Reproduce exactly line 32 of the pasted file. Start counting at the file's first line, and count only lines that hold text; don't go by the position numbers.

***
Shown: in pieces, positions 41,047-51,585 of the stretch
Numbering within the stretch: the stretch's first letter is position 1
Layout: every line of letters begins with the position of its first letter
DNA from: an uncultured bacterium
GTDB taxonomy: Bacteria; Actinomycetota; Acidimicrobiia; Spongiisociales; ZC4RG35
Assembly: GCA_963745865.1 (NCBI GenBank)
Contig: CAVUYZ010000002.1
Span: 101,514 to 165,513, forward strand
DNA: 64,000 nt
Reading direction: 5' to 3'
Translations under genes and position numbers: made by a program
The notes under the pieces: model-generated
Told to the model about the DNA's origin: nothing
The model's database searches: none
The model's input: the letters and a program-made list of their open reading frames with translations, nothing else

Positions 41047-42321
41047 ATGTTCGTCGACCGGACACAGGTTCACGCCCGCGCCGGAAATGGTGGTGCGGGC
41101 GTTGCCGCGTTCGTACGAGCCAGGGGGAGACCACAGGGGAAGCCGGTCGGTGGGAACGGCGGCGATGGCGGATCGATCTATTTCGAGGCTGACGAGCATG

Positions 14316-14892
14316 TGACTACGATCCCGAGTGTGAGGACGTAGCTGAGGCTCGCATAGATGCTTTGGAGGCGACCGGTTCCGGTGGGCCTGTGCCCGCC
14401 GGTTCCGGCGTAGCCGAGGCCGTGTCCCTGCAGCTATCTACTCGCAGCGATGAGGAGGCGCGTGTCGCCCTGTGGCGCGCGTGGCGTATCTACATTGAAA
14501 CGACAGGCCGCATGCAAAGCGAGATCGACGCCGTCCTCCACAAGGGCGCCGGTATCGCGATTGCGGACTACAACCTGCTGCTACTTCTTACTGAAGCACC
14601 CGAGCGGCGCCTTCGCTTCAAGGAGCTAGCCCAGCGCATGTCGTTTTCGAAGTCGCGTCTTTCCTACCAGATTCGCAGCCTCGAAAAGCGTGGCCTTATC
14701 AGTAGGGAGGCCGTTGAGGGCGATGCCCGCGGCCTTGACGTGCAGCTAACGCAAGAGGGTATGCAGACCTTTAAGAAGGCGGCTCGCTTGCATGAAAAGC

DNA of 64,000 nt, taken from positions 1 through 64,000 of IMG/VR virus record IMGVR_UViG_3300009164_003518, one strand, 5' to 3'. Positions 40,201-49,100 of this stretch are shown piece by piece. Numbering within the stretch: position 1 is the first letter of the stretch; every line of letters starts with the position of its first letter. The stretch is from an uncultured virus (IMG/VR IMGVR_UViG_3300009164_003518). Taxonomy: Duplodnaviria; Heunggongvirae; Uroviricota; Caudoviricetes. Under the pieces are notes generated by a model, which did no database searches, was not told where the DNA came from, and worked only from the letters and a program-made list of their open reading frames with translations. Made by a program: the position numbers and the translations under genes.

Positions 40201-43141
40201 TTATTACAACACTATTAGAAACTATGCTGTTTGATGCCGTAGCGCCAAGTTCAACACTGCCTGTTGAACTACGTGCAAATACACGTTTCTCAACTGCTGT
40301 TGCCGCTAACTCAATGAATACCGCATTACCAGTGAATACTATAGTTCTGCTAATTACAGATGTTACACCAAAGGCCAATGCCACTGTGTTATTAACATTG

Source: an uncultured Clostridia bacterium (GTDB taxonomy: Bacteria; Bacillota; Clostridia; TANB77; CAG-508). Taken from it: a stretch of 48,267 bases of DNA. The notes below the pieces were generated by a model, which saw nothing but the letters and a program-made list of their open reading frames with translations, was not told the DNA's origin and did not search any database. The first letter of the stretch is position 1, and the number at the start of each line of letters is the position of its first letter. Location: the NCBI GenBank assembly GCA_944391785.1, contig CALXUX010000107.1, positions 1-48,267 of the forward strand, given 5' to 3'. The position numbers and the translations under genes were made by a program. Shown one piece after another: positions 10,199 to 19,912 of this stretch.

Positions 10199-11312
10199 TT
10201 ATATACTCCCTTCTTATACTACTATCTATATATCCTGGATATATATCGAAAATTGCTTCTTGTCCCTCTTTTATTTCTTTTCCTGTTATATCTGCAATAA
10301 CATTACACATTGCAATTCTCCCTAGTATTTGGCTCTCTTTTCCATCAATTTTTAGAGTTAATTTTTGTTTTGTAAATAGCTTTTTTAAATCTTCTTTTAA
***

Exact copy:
10201 ATATACTCCCTTCTTATACTACTATCTATATATCCTGGATATATATCGAAAATTGCTTCTTGTCCCTCTTTTATTTCTTTTCCTGTTATATCTGCAATAA